Rabbi Moshe Pitchon

Rabbi Moshe Pitchon

Reading the TaNaKh in the 21st century

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Why Remaining Being a Jew in the 21st Century?

New generations of Jews around the world are finding that Judaism does not satisfy their vital human needs, nor do they feel that being a Jew offers real added human value.

Countless of young Jews now associate Judaism not with spiritual values or moral advances; they don’t see Judaism having a unique and incomparable contribution to make to the enrichment of civilization.It is not that they are turning away out of anger or disgust as out of sheer disinterest. Nothing about Jewish life touches them enough to make it worth investing in, worthy of learning more about.

Survival strategies in the past compelled the need to find parochial ties, to share experiences with those who are like ourselves. In many cases we replaced authentic Judaism- a Judaism that says that it is not enough just to exist, to live, but that human beings must live for something- with empty ethnicity wrapped in nostalgia.

This, of course, could not replace the fact that Judaism is a way of thinking and not only a way of living.

In forgetting that the people of the Bible were Israel not because of their ethnicity but because they lived the ideals they engraved in the Torah, we have forgotten that Judaism is a vital and distinctive orientation to life and the world. In so doing we have failed-we are failing- the people that more need guidance and support: our kids.

The tribe, the ethnicity, the community, the culture must not die, but must assume a new course in order to thrive. We must survive not for the sake of surviving, but to fulfill our vocation, of realizing a great human community.

In the past religion provided links to birth and family that fostered awareness of the interconnectivity and transcendence of every human life. Being Jewish, for one, surely is feeling being part of a community.

The problem is that today there is no consensus among ourselves as to who we are, what unites us, and what we believe. (Suffice to contemplate how the government of the Jewish State, the State of Israel, faces collapse every time it tries to decide who is a Jew.)

We are now more fragmented than ever before. It is not only that different groups sustain different understandings, it is that they strive to impose their understanding as the only valid and truthful one. Beyond our apathy and indifference, a battle is taking place to determine who owns the Jews.

Many of us make today the mistake of thinking of religion simply as a set of beliefs and practices. Judaism, which was the religion of all the Jewish people, has become Orthodoxy, which is the ideological platform of only one of several trends in Jewish life.

Human civilization has entered a new epoch, and Judaism like all traditions must recalibrate itself. We can no longer preserve ourselves by mere continuation, there is need for intervention and transformation.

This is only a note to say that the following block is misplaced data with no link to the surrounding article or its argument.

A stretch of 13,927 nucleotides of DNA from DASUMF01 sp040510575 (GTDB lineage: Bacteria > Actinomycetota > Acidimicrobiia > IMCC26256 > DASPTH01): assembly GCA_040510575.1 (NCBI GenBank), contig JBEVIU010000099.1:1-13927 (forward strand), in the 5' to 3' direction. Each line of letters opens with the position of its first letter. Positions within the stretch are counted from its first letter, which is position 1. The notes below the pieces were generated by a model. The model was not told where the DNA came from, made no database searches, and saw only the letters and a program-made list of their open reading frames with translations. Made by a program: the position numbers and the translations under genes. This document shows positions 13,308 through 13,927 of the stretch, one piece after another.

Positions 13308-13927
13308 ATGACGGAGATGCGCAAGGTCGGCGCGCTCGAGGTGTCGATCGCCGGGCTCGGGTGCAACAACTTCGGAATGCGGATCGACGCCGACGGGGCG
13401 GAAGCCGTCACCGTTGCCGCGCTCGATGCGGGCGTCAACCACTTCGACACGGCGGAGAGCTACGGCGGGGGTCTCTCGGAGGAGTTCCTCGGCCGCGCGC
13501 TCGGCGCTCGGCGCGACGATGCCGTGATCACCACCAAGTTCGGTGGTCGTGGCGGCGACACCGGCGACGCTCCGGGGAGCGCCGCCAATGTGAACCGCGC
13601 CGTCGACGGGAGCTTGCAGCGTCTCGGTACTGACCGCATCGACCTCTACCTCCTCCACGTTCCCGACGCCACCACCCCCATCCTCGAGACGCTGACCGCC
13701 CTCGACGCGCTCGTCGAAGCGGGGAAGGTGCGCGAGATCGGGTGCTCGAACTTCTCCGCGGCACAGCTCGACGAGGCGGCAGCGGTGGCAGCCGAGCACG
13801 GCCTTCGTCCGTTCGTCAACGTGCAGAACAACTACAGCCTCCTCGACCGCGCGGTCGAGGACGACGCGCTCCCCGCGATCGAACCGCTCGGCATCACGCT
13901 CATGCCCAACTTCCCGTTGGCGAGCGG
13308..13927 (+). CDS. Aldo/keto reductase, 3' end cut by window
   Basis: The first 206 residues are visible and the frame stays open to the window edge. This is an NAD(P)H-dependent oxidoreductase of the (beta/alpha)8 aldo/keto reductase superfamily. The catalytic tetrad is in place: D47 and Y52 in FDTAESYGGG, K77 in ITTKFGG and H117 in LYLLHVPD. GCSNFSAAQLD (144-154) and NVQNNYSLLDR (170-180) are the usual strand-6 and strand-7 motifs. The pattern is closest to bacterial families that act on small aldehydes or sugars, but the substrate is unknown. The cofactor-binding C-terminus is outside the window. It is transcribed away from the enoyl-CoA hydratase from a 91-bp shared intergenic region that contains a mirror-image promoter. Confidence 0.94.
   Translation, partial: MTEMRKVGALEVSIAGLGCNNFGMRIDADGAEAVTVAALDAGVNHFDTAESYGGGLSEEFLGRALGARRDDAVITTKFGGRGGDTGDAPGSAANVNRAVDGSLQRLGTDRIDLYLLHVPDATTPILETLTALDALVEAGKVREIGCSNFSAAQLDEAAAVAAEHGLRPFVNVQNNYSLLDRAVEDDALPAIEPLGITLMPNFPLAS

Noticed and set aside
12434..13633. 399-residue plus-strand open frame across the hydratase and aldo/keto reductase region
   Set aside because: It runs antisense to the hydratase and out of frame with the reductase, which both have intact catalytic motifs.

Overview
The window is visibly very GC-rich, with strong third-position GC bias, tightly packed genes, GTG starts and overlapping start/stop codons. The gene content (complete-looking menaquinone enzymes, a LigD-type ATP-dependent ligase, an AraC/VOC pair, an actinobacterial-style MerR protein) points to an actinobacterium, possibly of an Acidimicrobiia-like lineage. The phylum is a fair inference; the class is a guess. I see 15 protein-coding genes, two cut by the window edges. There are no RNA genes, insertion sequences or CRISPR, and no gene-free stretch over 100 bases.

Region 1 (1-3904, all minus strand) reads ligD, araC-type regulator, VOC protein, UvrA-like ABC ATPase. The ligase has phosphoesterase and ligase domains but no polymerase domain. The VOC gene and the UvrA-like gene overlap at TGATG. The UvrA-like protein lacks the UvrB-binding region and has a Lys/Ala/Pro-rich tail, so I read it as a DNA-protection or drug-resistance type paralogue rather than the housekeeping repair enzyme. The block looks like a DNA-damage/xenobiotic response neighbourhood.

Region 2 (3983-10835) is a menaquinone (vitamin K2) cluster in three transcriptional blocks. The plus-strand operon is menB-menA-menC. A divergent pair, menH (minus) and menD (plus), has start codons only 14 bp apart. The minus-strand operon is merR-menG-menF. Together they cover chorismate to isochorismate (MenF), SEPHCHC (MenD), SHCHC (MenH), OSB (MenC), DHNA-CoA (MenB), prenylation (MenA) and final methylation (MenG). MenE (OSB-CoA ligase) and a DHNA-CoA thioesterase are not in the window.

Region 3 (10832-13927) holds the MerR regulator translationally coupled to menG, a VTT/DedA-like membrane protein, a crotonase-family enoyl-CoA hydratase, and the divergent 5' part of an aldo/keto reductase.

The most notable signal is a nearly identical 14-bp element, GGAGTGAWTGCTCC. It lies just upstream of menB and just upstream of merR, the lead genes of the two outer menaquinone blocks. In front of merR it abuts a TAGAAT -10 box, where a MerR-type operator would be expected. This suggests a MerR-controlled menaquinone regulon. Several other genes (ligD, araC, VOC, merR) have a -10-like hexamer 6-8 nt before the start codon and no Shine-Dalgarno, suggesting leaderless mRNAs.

The question we need to answer is: do we want to identify with an image of the human being and the world formed in response to conditions and the knowledge available two thousand years ago or on an image of who the human being and the world should be, based on the experiences we have accumulated and what we know?

Religious communities are confusing relating to the past as a source of inspiration with being an excuse not to deal with the future.

Facing these and other dysfunctionalities, it is not surprising that the new generations are numb regarding Jewish religion. One-in-five Jews (22%) today now describe themselves as having no religion.[1]

We must stop making a fetish of past suffering and focus on creating a Jewish future based on what we have done of ourselves: our worship of children and the care we give our elders. Our passion for education. Being in the front- lines of human rights. Our humor. Being a people interested in ideas, learning questioning and discovering.[2]

As noted, there is, much in Jewish religion that is not law and observance, nostalgia and ritual commemorations. Judaism was built with a moral dimension, and through its veins runs a passion for brotherhood and righteousness.

Living in an era when allegiances are voluntary rather than inherited, more the result of consent rather than descent, do-it-yourself identities can hardly offer what 3500 years of experience have taught us.

Yes, we are creating a vacuum which is filled by extremists and by “Frankenjews.” Hardly those who will help young generations to more effectively engage with, and navigate in, the world in which we actually live.

If we believe that the Jewish people has a critical role in human history- we should feel impelled to live and work for posterity. That posterity then will look to us to find meaning in their lives the same way we looked at the generations that preceded us.

[1] “A Portrait of Jewish Americans,” October 1, 2013, http://www.pewforum.org/2013/10/01/jewish-american-beliefs-attitudes-culture-survey/

[2] CARIN, MICHAEL: The Future Jew, (Kindle loc. 2,924)

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